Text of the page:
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It’s been said that…

“Your beliefs become your thoughts,
Your thoughts become your words,
Your words become your actions,
Your actions become your habits,
Your habits become your values,
Your values become your destiny.”

(~Ghandi?)

That’s a great quote, but more than just a cool Etsy project or words on a coffee mug, research suggests that our beliefs can indeed have a significant influence on our experience of life.

For instance, our beliefs about the nature of talent and ability, can influence the way we approach finding a career we enjoy, our relationship success (or lack thereof), not to mention how well we do in school, our athletic success (PDF), and more.

So in a similar vein, some researchers have recently begun to wonder if our beliefs about stress could affect our experience of stress – and perhaps even the nature of the stress response itself. As in, maybe stress can have a positive impact in our lives, physically, mentally, and emotionally?

But before we get into this, take a moment to answer these 8 questions that will give you your stress mindset score:

Stress appraisal

In last week’s post, we saw how your appraisal of stress can affect performance. How seeing performances as a challenge tends to lead to better performances, while seeing performances as a threat tends to result in worse performances.

Of course, sometimes it’s not so easy to change your appraisal of stress in the moment. As in the example of a master class, where you show up to unexpectedly find your super judgmental summer festival nightmare of a stand partner sitting in the front row.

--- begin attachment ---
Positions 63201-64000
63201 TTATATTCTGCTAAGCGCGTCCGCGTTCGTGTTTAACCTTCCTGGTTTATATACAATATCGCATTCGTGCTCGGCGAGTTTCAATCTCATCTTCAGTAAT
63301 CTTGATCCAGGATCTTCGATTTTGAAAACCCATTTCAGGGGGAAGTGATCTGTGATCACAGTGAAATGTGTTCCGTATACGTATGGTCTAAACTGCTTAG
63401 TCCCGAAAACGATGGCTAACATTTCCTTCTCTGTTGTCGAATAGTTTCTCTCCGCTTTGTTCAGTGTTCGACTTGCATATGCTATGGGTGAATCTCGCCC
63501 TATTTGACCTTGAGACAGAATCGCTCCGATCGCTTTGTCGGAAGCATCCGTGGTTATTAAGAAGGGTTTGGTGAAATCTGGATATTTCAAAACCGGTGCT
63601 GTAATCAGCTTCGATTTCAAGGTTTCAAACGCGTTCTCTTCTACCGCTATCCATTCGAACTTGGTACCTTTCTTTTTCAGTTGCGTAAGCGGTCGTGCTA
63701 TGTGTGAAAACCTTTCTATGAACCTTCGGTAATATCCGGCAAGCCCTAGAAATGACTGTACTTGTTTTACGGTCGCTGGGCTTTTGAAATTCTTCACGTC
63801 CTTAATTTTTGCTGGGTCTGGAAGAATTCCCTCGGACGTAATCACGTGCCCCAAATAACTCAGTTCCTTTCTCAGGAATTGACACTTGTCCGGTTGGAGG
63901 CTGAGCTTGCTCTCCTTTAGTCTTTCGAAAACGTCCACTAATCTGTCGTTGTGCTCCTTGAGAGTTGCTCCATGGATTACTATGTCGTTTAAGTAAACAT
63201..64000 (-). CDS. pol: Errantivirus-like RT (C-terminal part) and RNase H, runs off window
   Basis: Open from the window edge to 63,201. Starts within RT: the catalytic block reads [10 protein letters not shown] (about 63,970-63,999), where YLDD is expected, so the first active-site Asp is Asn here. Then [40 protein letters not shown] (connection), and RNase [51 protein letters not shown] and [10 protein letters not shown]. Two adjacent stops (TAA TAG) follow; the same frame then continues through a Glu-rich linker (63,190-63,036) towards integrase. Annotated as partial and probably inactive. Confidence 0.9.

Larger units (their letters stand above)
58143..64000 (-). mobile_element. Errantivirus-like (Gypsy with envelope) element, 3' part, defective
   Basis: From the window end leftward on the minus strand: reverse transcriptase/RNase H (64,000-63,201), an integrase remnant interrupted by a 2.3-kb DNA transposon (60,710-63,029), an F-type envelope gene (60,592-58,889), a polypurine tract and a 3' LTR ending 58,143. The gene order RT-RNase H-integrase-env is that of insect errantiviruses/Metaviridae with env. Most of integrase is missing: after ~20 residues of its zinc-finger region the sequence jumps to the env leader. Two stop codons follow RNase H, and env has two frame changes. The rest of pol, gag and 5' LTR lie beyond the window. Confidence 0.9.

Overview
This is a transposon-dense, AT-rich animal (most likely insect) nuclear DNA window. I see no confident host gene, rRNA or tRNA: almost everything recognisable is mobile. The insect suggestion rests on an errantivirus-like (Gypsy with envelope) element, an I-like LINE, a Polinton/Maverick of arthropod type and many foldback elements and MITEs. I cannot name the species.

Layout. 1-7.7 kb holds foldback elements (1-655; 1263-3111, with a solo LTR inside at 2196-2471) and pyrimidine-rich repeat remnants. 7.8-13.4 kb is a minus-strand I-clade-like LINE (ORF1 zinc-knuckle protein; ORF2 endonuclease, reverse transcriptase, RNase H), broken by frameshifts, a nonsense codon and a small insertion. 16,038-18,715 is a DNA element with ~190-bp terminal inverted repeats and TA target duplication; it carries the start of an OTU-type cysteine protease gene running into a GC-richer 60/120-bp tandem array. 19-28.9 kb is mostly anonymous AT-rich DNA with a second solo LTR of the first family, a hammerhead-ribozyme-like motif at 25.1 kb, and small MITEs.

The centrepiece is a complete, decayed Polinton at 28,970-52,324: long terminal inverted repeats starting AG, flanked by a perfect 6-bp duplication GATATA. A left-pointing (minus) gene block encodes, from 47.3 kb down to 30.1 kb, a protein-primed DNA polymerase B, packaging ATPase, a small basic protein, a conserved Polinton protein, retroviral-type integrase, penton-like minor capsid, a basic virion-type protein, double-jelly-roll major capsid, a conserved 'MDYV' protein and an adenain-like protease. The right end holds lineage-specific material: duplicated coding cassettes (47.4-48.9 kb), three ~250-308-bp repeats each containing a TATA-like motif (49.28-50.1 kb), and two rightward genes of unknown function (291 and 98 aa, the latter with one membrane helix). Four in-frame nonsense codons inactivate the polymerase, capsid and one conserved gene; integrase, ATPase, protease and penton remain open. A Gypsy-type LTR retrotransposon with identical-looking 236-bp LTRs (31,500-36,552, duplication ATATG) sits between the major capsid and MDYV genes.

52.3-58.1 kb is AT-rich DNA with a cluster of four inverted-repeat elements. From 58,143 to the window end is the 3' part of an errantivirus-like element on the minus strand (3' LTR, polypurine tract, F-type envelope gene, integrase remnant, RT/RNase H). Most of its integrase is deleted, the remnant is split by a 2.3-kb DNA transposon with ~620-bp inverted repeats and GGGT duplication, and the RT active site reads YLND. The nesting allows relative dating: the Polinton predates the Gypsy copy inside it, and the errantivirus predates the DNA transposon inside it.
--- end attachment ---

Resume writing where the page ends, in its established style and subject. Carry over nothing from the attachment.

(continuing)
It’s difficult not to see this as a threat; and as much as you’d like to, you can’t magically teleport them away. So is there anything you can do?

Another factor?

A recent Stanford-Columbia-Duke study (Crum, Akinola, Martin, & Fath, 2017) suggests that there may be yet another factor in the stress-performance equation that can help buffer you from the negative effects of stress, regardless of whether the situation feels like a challenge or a threat.

And that’s your “stress mindset.”

Your stress mindset

This goes beyond the immediate sense of whether you have what it takes to meet the demands of the situation, and is more of a big-picture view of your beliefs about stress. Whether you see stress as something that has the potential to be a net positive in your life – or a net negative.

For instance, the master class situation might feel like more of a threat than a challenge. But if you have a stress-is-enhancing mindset, you might still believe that the experience will lead to positive outcomes overall. After all, it’s still an opportunity to practice staying focused on the music and not the audience. Which will help you get better at this before the upcoming competition where your ability to avoid worrying about the judges will be even more critical. You will still probably learn some new things from the experience that could help take your playing to another level. And the extra energy that you feel when stressed often enhances your performance in different ways, so this could very well be one of those days too.

Meanwhile, those who have a “stress-is-debilitating” mindset might expect the experience to result in negative outcomes overall. Like being more shaky, making more technical errors, embarrassing yourself in front of people you already feel insecure in front of, failing to impress a teacher you’d like to study with, feeling your confidence take a big hit, not getting into the grad program you desperately want to, and ultimately, ending up living in van down by the river .

And why does this matter?

Why mindset matters

Stress mindsets seem to matter, because you can’t reduce the demands of a performance in the moment (i.e. you can’t Thanos the critics in your audience out of existence).

And you can’t suddenly increase the resources you bring to the table either (i.e. by pausing time and squeezing in some extra work before restarting time ).1

So in much the same way that our mindset about the nature of intelligence can affect test performance, how persistent we are, to what degree we are willing to take risks, and so on, could our beliefs about the nature of stress change and shape our mental, physical, and emotional experience of stress as well? Such that perhaps stress needn’t feel like such an unpleasant thing?